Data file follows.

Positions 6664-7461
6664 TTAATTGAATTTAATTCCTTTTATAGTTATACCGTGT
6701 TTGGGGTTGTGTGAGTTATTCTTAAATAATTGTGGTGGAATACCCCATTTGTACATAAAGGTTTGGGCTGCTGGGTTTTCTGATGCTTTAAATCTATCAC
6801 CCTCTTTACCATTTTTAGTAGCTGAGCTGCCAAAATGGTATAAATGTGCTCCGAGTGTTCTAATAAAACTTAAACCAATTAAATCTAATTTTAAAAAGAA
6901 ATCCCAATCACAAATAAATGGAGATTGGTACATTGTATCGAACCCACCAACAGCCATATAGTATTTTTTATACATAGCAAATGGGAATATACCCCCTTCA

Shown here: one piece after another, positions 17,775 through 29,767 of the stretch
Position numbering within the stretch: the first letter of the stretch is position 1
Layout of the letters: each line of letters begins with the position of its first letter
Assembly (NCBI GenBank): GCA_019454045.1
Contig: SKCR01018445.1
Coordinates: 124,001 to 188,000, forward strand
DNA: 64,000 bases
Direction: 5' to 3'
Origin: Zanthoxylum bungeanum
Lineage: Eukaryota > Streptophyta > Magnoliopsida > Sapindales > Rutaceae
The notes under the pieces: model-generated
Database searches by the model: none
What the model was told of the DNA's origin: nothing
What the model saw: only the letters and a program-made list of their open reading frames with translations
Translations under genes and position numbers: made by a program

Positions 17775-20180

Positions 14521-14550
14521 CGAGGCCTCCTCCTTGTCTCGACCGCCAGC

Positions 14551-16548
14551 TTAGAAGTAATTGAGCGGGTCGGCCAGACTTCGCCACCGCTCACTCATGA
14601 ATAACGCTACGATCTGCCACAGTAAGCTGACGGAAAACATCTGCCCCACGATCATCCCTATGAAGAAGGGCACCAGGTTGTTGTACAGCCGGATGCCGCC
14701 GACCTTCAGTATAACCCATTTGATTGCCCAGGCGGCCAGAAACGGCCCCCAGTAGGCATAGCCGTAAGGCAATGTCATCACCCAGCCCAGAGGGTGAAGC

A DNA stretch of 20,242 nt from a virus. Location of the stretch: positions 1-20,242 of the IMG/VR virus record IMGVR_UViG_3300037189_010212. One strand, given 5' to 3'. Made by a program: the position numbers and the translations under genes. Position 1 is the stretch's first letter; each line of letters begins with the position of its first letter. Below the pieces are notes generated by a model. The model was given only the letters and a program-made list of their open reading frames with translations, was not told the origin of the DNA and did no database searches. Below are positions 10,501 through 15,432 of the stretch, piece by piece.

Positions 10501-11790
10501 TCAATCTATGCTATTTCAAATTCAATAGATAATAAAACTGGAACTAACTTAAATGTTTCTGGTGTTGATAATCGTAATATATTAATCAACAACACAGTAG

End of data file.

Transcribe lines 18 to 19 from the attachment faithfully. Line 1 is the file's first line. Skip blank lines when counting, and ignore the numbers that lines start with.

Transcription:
What the model was told of the DNA's origin: nothing
What the model saw: only the letters and a program-made list of their open reading frames with translations